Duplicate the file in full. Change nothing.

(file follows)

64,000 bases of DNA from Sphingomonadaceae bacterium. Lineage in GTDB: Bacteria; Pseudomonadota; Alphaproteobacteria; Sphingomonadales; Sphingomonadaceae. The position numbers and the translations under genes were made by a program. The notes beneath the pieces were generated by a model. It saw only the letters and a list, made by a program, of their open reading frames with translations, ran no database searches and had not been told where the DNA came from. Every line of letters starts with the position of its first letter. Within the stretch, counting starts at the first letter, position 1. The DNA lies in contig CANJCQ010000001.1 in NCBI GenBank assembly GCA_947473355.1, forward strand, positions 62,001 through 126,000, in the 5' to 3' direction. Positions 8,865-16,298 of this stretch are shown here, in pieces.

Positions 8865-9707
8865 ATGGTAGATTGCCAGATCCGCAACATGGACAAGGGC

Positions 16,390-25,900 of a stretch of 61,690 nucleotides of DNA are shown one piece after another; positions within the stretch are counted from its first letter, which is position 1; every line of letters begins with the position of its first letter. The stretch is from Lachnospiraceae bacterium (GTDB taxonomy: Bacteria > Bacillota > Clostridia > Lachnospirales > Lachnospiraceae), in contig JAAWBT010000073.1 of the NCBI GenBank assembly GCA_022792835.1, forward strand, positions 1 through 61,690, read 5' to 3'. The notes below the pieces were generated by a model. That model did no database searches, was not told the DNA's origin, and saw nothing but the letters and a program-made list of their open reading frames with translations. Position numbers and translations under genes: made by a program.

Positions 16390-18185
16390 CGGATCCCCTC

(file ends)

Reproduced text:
64,000 bases of DNA from Sphingomonadaceae bacterium. Lineage in GTDB: Bacteria; Pseudomonadota; Alphaproteobacteria; Sphingomonadales; Sphingomonadaceae. The position numbers and the translations under genes were made by a program. The notes beneath the pieces were generated by a model. It saw only the letters and a list, made by a program, of their open reading frames with translations, ran no database searches and had not been told where the DNA came from. Every line of letters starts with the position of its first letter. Within the stretch, counting starts at the first letter, position 1. The DNA lies in contig CANJCQ010000001.1 in NCBI GenBank assembly GCA_947473355.1, forward strand, positions 62,001 through 126,000, in the 5' to 3' direction. Positions 8,865-16,298 of this stretch are shown here, in pieces.

Positions 8865-9707
8865 ATGGTAGATTGCCAGATCCGCAACATGGACAAGGGC

Positions 16,390-25,900 of a stretch of 61,690 nucleotides of DNA are shown one piece after another; positions within the stretch are counted from its first letter, which is position 1; every line of letters begins with the position of its first letter. The stretch is from Lachnospiraceae bacterium (GTDB taxonomy: Bacteria > Bacillota > Clostridia > Lachnospirales > Lachnospiraceae), in contig JAAWBT010000073.1 of the NCBI GenBank assembly GCA_022792835.1, forward strand, positions 1 through 61,690, read 5' to 3'. The notes below the pieces were generated by a model. That model did no database searches, was not told the DNA's origin, and saw nothing but the letters and a program-made list of their open reading frames with translations. Position numbers and translations under genes: made by a program.

Positions 16390-18185
16390 CGGATCCCCTC